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IAEA Freezes Iran Nuclear Aid Over Plutonium Risk

Iranian Ambassador to the IAEA Ali Ashgar Soltanieh (left) talks with IAEA Secretary-General Muhammad el-Baradei in Vienna on November 23 (epa) November 23, 2006 -- UN diplomats have been quoted as saying that the UN nuclear watchdog's board of governors today blocked Iran's bid for technical aid for a reactor project due to fears it could yield weapons-grade plutonium.

But the decision, which the International Atomic Energy Agency's (IAEA) board adopted by consensus after days of wrangling between industrialized and developing nations, left open the possibility of revisiting Iran's request in future.

According to the diplomats, the board reached a compromise agreeing to give Iran the requested technical assistance on seven other nuclear energy projects judged not to pose a risk of being diverted to bomb-making.

(Reuters, AP, AFP)

Talking Technical

Talking Technical

A control panel at the Bushehr nuclear power plant (Fars)

CASCADES AND CENTRIFUGES: Experts and pundits alike continue to debate the goals and status of Iran's nuclear program. It remains unclear whether the program is, as Tehran insists, a purely peaceful enegy project or, as the United States claims, part of an effort to acquire nuclear weapons.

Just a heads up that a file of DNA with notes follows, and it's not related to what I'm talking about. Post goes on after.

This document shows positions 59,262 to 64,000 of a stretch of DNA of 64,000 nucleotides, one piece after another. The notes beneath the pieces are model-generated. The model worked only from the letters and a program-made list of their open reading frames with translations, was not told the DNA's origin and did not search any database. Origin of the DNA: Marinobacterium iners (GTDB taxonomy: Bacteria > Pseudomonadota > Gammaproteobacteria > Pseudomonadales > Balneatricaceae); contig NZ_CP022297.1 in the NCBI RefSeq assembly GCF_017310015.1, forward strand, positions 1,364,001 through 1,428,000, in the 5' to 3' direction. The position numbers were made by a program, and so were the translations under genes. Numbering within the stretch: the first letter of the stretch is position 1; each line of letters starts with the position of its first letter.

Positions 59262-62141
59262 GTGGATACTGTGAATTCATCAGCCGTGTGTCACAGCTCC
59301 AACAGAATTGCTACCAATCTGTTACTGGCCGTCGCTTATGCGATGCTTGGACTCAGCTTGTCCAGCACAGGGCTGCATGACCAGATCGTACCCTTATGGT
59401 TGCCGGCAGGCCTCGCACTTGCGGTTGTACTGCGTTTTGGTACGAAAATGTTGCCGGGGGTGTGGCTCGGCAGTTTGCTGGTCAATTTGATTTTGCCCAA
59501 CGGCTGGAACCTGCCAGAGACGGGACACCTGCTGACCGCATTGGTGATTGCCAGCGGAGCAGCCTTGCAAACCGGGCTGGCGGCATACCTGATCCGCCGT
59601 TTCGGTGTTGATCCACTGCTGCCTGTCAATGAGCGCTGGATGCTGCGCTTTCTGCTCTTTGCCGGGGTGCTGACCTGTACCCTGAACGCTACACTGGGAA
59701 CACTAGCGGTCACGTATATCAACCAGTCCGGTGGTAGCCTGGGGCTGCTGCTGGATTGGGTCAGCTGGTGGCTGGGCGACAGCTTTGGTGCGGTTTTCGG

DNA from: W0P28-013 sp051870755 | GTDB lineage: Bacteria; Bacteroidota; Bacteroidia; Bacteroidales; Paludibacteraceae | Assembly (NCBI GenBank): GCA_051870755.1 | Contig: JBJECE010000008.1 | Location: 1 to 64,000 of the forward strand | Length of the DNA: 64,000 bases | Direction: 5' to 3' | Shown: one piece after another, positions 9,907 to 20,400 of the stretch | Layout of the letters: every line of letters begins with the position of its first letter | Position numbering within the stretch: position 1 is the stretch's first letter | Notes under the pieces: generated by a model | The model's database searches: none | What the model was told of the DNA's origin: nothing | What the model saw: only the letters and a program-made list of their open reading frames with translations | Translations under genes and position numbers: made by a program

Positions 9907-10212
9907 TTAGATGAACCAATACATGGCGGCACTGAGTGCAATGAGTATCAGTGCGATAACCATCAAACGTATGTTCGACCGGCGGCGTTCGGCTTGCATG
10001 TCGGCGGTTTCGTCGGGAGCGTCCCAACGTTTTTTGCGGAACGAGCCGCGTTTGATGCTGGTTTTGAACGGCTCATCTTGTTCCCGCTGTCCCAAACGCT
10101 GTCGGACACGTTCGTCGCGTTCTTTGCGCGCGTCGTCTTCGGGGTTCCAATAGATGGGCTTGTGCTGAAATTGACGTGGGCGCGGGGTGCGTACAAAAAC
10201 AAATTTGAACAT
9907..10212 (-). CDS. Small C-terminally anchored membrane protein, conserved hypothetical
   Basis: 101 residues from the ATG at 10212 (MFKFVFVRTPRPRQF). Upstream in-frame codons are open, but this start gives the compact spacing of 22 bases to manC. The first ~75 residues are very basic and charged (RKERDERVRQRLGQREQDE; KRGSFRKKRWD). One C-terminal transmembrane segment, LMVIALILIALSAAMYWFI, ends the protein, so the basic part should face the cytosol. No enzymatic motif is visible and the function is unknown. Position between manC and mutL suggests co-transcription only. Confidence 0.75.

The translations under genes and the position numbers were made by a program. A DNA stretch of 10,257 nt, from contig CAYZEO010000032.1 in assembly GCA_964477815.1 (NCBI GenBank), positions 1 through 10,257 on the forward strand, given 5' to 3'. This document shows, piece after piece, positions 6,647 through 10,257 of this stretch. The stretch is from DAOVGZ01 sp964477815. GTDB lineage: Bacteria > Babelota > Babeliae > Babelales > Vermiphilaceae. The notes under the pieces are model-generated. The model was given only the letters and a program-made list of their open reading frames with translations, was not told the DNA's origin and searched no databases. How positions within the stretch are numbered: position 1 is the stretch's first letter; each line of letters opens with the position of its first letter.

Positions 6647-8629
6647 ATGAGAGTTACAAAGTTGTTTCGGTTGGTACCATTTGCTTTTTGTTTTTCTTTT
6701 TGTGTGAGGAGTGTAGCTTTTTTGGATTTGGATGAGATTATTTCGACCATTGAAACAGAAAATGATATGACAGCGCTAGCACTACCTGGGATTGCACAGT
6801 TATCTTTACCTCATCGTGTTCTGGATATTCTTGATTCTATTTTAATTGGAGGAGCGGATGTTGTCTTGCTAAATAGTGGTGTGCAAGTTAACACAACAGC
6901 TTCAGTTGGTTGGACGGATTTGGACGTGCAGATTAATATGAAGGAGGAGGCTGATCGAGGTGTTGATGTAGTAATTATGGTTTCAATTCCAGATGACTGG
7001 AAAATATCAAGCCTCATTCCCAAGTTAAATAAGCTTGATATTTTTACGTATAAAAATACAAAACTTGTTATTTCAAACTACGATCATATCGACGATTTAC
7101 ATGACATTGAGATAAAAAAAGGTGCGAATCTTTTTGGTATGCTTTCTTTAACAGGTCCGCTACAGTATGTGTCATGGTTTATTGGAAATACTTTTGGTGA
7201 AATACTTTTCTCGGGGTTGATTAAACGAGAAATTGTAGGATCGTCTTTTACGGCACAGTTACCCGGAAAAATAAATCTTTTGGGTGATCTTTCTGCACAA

On June 7, 2006, RFE/RL correspondent Charles Recknagel spoke with nuclear expert Shannon Kile of the Stockholm International Peace Research Institute in Sweden to help sort through some of the technical issues involved. "[Natanz] will be quite a large plant," Kile said. "There will be about 50,000 centrifuges and how much enriched uranium that can produce [is] hard to say because the efficiency of the centrifuges is not really known yet. But it would clearly be enough to be able to produce enough [highly-enriched uranium] for a nuclear weapon in fairly short order, if that's the route that they chose to go...." (more)


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THE COMPLETE STORY: RFE/RL's complete coverage of controversy surrounding Iran's nuclear program.


An annotated timeline of Iran's nuclear program.